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Relationships between paediatricians and infant formula milk companies
  1. C M Wright1,
  2. A J R Waterston2
  1. 1PEACH Unit, Department of Child Health, Glasgow University, Glasgow, Scotland, UK
  2. 2Department of Child Health, Newcastle General Hospital, Newcastle upon Tyne, UK
  1. Correspondence to:
    Professor Wright
    PEACH Unit, QMH Tower, Yorkhill Hospitals, Glasgow G3 8SJ, Scotland, UK; cmw7a{at}clinmed.gla.ac.uk

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Paediatricians should recognise the influence of infant formula milk companies and avoid intentionally or inadvertently promoting them

The promotion of breast feeding is a high priority for most paediatricians, yet many, inadvertently, assist infant formula milk companies (IFMCs) in their marketing, thereby undermining breast feeding. This article examines how infant formula manufacturers achieve this and how such promotion can be avoided.

WHY THIS IS IMPORTANT

It is now known that the use of infant formula instead of breast milk is one of the most important causes of preventable mortality in infancy world wide.1–3 However, there is growing evidence that this is not just an issue for poorer countries. Research in the United Kingdom has shown associations with increased morbidity,4,5 reduced later intelligence quotient (IQ),6 and increased risk of adult ill health,7 and a recent paper from the United States showed an association with excess infant mortality.8 This places the use of infant formula high among the avoidable risks to health to which children in the United Kingdom are exposed. Yet in the United Kingdom, breast feeding rates are stagnant, after encouraging rises in recent decades, and there is a clear social class disparity, which means that children in the poorest families, already facing multiple adversities, predominantly start life without the protective benefits of breast milk.9 Globally, breast feeding is also under threat, with signs of reverses in rates of exclusive breast feeding in many countries.10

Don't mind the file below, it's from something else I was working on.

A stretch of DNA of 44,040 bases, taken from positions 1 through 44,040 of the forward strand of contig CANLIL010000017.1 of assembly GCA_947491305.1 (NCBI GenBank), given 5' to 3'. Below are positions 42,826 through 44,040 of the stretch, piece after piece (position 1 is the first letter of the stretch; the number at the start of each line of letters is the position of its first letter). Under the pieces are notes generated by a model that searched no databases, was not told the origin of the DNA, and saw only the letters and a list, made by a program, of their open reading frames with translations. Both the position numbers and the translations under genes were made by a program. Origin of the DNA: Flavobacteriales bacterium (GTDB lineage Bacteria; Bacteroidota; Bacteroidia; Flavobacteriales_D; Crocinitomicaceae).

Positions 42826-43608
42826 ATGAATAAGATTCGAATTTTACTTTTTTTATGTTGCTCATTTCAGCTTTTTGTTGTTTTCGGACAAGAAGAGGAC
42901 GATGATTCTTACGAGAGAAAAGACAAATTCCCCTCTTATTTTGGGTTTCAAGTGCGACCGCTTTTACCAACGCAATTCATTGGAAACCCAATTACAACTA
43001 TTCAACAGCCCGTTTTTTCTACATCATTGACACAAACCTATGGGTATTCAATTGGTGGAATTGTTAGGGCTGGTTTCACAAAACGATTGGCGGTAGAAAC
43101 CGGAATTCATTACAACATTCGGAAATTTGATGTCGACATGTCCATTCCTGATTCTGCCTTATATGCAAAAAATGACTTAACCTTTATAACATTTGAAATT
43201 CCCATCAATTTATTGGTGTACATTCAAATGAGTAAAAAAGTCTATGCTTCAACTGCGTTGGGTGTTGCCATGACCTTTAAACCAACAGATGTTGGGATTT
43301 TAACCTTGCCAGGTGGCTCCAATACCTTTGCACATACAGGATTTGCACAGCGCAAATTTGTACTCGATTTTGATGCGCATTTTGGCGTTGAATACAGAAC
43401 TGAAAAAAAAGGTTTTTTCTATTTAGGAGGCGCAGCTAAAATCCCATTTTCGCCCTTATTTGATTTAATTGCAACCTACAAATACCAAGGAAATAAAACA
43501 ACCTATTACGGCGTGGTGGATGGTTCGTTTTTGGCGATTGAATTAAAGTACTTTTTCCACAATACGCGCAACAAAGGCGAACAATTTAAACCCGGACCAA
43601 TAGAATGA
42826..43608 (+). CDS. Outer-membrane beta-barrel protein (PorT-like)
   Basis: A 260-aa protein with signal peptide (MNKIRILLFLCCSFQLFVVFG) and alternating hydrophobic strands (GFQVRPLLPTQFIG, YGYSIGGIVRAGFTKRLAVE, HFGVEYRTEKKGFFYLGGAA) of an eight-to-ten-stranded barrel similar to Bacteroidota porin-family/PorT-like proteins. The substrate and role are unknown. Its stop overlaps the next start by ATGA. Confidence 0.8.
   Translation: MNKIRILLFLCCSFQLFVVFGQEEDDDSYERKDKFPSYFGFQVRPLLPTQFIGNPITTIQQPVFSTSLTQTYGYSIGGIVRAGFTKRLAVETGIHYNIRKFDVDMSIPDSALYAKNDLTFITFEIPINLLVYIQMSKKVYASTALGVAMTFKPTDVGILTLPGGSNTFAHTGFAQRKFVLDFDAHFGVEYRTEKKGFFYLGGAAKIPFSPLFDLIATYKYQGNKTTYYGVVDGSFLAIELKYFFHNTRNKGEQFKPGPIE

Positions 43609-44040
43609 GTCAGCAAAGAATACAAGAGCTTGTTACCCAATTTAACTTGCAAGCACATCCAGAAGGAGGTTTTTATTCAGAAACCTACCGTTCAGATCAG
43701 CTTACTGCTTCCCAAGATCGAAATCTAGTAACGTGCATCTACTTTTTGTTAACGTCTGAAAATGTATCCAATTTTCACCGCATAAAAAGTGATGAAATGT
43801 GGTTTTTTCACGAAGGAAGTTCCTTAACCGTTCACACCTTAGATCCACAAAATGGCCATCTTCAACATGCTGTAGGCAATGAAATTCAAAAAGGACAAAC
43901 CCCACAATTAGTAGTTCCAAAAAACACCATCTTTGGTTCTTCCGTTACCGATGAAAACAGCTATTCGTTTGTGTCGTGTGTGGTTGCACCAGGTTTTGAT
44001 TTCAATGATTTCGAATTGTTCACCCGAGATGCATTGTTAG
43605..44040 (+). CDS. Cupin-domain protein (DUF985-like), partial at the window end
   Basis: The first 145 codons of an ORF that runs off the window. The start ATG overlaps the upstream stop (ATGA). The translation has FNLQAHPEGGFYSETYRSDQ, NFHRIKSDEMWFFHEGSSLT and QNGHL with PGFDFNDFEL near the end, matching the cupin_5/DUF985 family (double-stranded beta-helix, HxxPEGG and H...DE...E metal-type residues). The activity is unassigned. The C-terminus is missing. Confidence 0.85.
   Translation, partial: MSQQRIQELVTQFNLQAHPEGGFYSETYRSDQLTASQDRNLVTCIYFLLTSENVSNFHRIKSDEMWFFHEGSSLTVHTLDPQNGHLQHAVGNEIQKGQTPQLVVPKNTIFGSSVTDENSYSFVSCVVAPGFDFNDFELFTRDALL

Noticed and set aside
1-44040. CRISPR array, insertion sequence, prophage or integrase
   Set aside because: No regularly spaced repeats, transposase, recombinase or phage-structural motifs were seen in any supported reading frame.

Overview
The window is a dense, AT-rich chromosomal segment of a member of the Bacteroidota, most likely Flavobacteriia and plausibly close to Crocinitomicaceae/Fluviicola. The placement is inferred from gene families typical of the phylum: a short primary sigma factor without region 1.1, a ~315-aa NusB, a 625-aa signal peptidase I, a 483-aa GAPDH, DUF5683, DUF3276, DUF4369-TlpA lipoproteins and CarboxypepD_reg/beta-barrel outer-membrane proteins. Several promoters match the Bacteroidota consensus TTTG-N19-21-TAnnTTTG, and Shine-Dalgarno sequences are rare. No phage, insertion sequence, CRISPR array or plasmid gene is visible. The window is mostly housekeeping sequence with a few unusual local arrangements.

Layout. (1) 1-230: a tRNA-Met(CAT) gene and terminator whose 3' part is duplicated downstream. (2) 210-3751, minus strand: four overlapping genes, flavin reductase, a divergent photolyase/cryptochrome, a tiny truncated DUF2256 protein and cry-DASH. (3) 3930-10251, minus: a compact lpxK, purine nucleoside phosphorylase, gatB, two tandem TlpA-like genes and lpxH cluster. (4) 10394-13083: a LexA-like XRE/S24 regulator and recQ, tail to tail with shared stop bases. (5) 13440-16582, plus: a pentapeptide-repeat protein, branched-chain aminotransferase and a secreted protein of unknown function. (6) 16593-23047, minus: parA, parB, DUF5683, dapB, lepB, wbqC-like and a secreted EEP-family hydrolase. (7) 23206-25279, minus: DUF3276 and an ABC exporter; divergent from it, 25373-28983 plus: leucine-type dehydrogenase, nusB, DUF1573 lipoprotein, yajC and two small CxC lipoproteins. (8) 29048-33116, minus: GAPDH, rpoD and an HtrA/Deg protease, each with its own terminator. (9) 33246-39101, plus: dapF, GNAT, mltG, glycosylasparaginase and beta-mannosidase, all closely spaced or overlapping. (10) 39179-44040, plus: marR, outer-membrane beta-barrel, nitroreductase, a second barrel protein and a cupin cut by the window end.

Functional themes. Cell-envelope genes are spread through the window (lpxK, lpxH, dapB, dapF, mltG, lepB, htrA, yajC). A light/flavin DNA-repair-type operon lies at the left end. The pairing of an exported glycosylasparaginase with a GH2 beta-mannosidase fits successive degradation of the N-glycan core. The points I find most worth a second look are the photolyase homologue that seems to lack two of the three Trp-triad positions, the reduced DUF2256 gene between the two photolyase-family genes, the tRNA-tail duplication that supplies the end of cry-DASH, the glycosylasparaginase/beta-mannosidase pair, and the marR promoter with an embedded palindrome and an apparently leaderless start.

WHY INFANT FORMULA MANUFACTURERS SPONSOR PAEDIATRICIANS

Infant formula manufacturers have a duty to their shareholders to maximise sales of their products, which by definition means minimising exposure of infants to breast milk. Hence while publicly stating their commitment to breast feeding, as required by law, IFMCs are, in fact profiting from the failure of breast feeding. With growing knowledge of the hazards of infant formula, manufacturers …

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